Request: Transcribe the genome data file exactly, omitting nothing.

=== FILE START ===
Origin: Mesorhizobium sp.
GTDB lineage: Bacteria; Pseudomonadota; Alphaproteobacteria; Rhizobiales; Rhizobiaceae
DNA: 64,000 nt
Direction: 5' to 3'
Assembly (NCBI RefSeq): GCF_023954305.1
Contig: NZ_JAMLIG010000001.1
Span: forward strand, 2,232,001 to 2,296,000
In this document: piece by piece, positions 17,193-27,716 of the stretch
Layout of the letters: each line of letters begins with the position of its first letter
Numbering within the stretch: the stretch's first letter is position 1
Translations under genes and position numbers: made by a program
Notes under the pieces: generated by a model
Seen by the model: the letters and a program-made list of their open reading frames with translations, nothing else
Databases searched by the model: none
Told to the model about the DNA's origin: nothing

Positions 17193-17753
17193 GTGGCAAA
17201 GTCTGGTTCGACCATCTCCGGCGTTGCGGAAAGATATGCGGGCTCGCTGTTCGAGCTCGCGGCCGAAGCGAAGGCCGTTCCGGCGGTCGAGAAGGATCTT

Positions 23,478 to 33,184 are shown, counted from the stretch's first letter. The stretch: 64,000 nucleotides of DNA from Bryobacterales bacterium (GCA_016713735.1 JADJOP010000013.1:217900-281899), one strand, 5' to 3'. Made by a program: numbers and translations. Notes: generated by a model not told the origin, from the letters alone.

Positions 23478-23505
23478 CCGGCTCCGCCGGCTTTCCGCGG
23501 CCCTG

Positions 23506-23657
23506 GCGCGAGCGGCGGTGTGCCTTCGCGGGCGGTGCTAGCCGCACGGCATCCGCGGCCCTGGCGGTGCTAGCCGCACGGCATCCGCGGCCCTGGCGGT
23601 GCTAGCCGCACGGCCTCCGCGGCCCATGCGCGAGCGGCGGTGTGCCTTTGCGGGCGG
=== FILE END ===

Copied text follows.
Origin: Mesorhizobium sp.
GTDB lineage: Bacteria; Pseudomonadota; Alphaproteobacteria; Rhizobiales; Rhizobiaceae
DNA: 64,000 nt
Direction: 5' to 3'
Assembly (NCBI RefSeq): GCF_023954305.1
Contig: NZ_JAMLIG010000001.1
Span: forward strand, 2,232,001 to 2,296,000
In this document: piece by piece, positions 17,193-27,716 of the stretch
Layout of the letters: each line of letters begins with the position of its first letter
Numbering within the stretch: the stretch's first letter is position 1
Translations under genes and position numbers: made by a program
Notes under the pieces: generated by a model
Seen by the model: the letters and a program-made list of their open reading frames with translations, nothing else
Databases searched by the model: none
Told to the model about the DNA's origin: nothing

Positions 17193-17753
17193 GTGGCAAA
17201 GTCTGGTTCGACCATCTCCGGCGTTGCGGAAAGATATGCGGGCTCGCTGTTCGAGCTCGCGGCCGAAGCGAAGGCCGTTCCGGCGGTCGAGAAGGATCTT

Positions 23,478 to 33,184 are shown, counted from the stretch's first letter. The stretch: 64,000 nucleotides of DNA from Bryobacterales bacterium (GCA_016713735.1 JADJOP010000013.1:217900-281899), one strand, 5' to 3'. Made by a program: numbers and translations. Notes: generated by a model not told the origin, from the letters alone.

Positions 23478-23505
23478 CCGGCTCCGCCGGCTTTCCGCGG
23501 CCCTG

Positions 23506-23657
23506 GCGCGAGCGGCGGTGTGCCTTCGCGGGCGGTGCTAGCCGCACGGCATCCGCGGCCCTGGCGGTGCTAGCCGCACGGCATCCGCGGCCCTGGCGGT
23601 GCTAGCCGCACGGCCTCCGCGGCCCATGCGCGAGCGGCGGTGTGCCTTTGCGGGCGG